STEP 2: Kickoff engagement and onsite interviews. NI uses these interviews to understand the customer’s processes, how it uses its assets and how it makes investment decisions. It’s during this stage that NI makes sure its financial models are tailored to the client’s specific needs and goals.

Interviews last no more than an hour and are done with the fewest number of people possible. NI focuses on three levels of customer stakeholders: engineers and other “boots on the ground,” middle management and senior management responsible for mapping long-term strategy. NI pays special attention to the people up- and downstream from these key stakeholders, as it’s usually at these “handoff” points that Deb and his team see the most value gained or lost. “Most of the value creation we find is at these interfaces,” he says. “Within these blocks, most companies do a decent job. It’s in these ‘handoffs’ and interfaces where value is lost.”

STEP 3: Process maps and test TCO models creation. National Instruments develops process maps, showing the decision flow based on the interview and follow-up conversations, and builds factory and service center TCO models that identify needed data for input.

STEP 4: Acquire the right customer data needed to build out NI’s projection models. This is the most difficult step, but Deb says it may also be the most important. You can show a customer case studies all day, but unless you’re using the customer’s own data you are going to struggle to create the urgency needed to make the case for change.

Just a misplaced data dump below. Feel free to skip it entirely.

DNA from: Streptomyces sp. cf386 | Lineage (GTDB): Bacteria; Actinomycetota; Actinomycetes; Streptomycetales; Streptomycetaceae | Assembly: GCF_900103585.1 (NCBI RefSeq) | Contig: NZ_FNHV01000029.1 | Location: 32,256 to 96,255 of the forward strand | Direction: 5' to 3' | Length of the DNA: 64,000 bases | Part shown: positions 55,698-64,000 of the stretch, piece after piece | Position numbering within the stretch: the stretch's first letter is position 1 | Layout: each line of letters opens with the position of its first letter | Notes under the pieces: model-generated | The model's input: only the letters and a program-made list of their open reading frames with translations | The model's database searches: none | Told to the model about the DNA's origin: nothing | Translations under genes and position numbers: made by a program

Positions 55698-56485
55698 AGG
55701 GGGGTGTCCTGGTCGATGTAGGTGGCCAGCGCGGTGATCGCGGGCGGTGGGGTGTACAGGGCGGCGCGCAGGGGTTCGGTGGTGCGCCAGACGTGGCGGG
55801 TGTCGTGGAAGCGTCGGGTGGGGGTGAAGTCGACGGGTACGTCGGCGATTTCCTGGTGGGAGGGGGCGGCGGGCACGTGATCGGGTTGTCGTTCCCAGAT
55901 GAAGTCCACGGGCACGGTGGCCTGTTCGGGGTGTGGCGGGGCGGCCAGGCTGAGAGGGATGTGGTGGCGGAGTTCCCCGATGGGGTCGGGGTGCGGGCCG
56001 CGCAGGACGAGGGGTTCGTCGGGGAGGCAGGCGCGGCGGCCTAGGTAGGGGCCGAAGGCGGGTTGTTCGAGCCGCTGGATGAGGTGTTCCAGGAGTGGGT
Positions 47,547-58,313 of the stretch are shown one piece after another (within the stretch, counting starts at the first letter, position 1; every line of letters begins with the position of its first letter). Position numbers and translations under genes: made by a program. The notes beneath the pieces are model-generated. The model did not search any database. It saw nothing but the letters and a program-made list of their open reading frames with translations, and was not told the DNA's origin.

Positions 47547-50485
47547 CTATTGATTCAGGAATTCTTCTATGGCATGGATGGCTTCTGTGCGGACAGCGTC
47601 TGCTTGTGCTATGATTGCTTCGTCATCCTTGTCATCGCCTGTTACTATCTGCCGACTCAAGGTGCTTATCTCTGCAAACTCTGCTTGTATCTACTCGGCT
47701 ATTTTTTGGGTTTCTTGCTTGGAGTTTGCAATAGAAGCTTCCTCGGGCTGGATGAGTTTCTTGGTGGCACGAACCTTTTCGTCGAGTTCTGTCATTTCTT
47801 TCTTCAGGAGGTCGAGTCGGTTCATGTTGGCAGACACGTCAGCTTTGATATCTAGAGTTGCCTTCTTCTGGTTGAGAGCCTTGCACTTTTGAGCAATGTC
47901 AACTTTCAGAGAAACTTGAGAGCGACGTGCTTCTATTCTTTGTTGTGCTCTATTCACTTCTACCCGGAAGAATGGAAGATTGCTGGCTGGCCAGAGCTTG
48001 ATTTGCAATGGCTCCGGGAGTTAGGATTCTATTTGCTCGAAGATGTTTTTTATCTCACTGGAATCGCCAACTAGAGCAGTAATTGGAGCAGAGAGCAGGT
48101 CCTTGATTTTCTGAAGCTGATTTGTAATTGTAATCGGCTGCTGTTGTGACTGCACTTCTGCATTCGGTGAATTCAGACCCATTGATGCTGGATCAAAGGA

Deb emphasizes that this stage of the engagement must be beneficial for both sides. In exchange for furnishing NI with the data it needs to populate its models, NI provides its customers with data insights. While some of the information the customer provides NI will be readily available, much of it is data the customer has never captured and, in many cases, doesn’t even know how to capture. Here, NI works with its customers to think through its knowledge gaps and how to build proxies to capture missing data.

STEP 5: Report preparation and executive debrief presentation. A formal report is prepared and the highlights presented to executives in a debriefing presentation, followed by discussion on follow-up execution. The deliverables include a report on the highlights of the interviews, a TCO financial model including ROI, a formal business report documenting insight and an executive-level summary.

But the business and technical assessments are just the beginning. While they free up budget and resources to start investing, customers still need help executing all the way through the end. If you over-promise and under-deliver, it may be the last co-creative engagement you have with this customer. But if you’re there until the end ensuring a successful execution, you will likely find yourself with a long-term strategic partner.
For a more in-depth treatment of NI’s award-winning process for conducting customer business assessments, see the forthcoming issue Velocity magazine.